Today was my bi-annual follow up appointment with the White Russian. In a nutshell, I’m fine. My blood pressure was a little high, but it was probably because I was worried about not getting there on time. I left work about 30 minutes later than I had planned with an admonition from Terri not to speed. I may have lied and said, “Okay. I won’t.” Which is a bad thing to admit for anybody, but it seems especially horrific for someone who: a) works for a church; and b) is talking to one of the pastors. Lightening didn’t strike, though, so…
And depending on one’s definition of speeding I may or may not have actually done so.
Definition 1: Exceeding the speed as indicated on those little signs on the side of the road.
Then yes. I sped.
Definition 2: Going faster than every other blessed car on the freeway who happens to be going 10 miles an hour over the posted speed.
Then no. I didn’t speed.
Regardless of whether I sped or not, I did make it to my appointment on time. I’m getting really tired of their efficiency in that office. I never get to read even a paragraph of my book before they’re calling me back or the doctor is coming in or whatever. Very disappointing.
When he did come in he asked about the kids and how Taylor was liking college and what he was doing this summer and if Katie knew where she wanted to go next year, etc. I was almost offended because, you know, it’s supposed to be about me. Everything is supposed to be about me. When will people learn this?
Anyway. Back to me.
The plan is that I have six more months on the Arimidex and then another year on the Fosamax. Well, hopefully only one more year on the Fosamax. It will actually depend on whether or not I start building bone again after I stop the Arimidex. Bottom line, however, is that we don’t want me to be on the Fosamax for much longer. I’m not worried, though. I have a plan…
But I’m going to save that for another day.
So I go back in six more months (February), at which time I will have been on the Arimidex for five years plus the two years on Tamoxifen. The current recommended standard of care. Of course a little over three years ago the recommended standard of care was five years total of any combination. If I go back in February and he tells me the recommended standard of care has changed again and I need to stay on the Arimidex for another allotment of time I think I will respectfully decline. But again, that’s a post for another day.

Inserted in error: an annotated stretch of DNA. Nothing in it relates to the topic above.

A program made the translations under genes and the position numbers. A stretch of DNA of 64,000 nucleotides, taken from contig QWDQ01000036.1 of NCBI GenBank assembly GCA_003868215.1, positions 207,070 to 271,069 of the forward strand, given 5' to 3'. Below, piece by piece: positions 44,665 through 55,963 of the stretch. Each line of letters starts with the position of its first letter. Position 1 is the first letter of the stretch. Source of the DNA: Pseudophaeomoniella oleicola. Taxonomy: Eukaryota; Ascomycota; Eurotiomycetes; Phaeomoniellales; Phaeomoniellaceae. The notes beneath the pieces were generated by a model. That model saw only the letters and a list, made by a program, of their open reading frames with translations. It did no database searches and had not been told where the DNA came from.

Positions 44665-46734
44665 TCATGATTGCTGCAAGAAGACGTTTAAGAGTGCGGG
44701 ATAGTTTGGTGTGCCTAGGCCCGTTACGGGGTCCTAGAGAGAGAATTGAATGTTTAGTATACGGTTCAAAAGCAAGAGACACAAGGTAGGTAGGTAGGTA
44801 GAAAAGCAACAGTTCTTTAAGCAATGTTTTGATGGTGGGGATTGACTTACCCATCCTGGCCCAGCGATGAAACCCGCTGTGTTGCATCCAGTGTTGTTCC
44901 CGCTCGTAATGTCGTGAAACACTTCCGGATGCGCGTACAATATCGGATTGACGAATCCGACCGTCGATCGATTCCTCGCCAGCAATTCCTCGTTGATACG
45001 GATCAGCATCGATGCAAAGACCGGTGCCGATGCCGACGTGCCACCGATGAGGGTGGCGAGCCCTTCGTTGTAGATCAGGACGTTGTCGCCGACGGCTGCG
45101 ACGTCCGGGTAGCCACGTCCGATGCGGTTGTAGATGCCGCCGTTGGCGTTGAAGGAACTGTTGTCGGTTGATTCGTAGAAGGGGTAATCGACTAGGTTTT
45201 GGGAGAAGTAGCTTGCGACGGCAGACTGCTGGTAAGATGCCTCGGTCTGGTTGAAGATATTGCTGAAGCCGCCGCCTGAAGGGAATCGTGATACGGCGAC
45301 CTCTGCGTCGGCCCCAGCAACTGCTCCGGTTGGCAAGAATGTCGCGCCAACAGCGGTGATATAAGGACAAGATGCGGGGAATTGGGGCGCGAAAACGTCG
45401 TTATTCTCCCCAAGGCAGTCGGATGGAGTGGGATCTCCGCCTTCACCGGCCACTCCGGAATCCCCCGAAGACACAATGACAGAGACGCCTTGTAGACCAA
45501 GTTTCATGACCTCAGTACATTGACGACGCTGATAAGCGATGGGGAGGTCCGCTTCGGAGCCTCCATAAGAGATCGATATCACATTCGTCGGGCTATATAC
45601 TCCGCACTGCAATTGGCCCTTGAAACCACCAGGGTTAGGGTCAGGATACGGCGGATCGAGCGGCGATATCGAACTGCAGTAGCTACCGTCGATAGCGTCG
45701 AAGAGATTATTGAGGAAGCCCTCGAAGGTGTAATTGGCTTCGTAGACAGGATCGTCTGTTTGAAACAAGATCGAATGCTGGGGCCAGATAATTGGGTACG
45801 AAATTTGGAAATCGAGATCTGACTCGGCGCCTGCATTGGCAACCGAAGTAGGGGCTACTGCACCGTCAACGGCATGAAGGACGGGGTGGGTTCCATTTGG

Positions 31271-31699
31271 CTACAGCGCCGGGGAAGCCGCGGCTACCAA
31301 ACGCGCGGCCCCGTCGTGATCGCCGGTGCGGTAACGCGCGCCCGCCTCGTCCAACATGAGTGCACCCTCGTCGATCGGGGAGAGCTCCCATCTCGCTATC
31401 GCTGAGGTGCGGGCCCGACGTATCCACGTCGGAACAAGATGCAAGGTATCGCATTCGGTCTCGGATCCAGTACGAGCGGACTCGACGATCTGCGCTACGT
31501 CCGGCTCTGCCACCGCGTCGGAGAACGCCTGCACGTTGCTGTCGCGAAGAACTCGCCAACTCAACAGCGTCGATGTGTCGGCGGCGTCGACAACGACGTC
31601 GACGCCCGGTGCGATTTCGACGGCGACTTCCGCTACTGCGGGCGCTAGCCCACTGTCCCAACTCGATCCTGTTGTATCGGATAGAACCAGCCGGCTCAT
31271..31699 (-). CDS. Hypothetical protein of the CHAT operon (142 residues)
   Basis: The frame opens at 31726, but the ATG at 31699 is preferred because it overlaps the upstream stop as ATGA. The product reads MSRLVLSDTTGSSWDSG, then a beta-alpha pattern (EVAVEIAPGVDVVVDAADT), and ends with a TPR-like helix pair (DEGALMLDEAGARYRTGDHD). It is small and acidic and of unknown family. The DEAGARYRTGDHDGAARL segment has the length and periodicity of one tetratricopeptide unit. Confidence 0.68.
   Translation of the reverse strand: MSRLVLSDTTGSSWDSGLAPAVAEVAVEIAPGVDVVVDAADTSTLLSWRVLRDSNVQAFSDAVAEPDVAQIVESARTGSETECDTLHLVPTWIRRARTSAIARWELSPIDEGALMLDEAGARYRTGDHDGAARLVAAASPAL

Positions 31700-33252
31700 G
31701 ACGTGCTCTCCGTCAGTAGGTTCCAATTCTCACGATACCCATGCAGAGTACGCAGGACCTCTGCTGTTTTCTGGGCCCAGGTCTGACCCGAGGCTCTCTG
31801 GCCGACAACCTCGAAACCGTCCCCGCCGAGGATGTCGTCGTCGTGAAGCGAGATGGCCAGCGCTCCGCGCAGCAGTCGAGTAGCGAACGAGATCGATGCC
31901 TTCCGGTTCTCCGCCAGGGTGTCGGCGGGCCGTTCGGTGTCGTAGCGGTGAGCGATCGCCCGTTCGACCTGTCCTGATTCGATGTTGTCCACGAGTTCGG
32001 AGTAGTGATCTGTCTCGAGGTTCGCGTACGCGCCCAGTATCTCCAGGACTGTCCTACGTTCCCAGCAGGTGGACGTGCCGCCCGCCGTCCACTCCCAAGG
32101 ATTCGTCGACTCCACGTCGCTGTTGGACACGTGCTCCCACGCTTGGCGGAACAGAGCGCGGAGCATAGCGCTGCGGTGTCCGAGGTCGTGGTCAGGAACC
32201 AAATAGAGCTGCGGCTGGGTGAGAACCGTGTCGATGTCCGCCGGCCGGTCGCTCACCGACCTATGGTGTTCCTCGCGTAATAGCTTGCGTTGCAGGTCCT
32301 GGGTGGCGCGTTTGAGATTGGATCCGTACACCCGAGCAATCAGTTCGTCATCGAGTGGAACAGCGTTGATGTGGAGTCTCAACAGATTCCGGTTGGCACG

Unless something has cropped up between now and February – and there’s no reason to think anything will – I will go from seeing him every six months to only once a year. I’m not sure how I feel about that.
Not true. I know exactly how I feel about that. I’m not happy about it. For one thing, I like being followed so closely by an oncologist. My risk for a recurrence or metastasis is very slim. My risk of a new cancer is only slightly higher than the average Joe simply because I have a history of cancer. So it’s almost like being followed by an oncologist is an unfair advantage. An unfair advantage that I like.
But the other reason I know I’ll be disappointed to have my visits reduced is because I genuinely like the staff. I really do look forward to seeing them.
Let me be honest though. I would much rather whine and complain about not being able to visit the oncologist more than once a year than have to go once a week, which is what the alternative would be.
After the appointment I drove down to Starbuck’s for my obligatory post-oncology follow up treat. But this time I changed things up a bit. I got a grande mocha cookie crumble frappuccino.
It was yummy. Really yummy. But I probably won’t get one again just because it was a little too ice cream for me. Don’t get me wrong! I am not against ice cream. At all. I just have certain Starbuck’s expectations and this did not meet my typical criteria. But again, it was very delicious!
I guess I should add that I will miss the obligatory post-oncology follow up treat.
But I’m pretty sure I’ll learn to deal.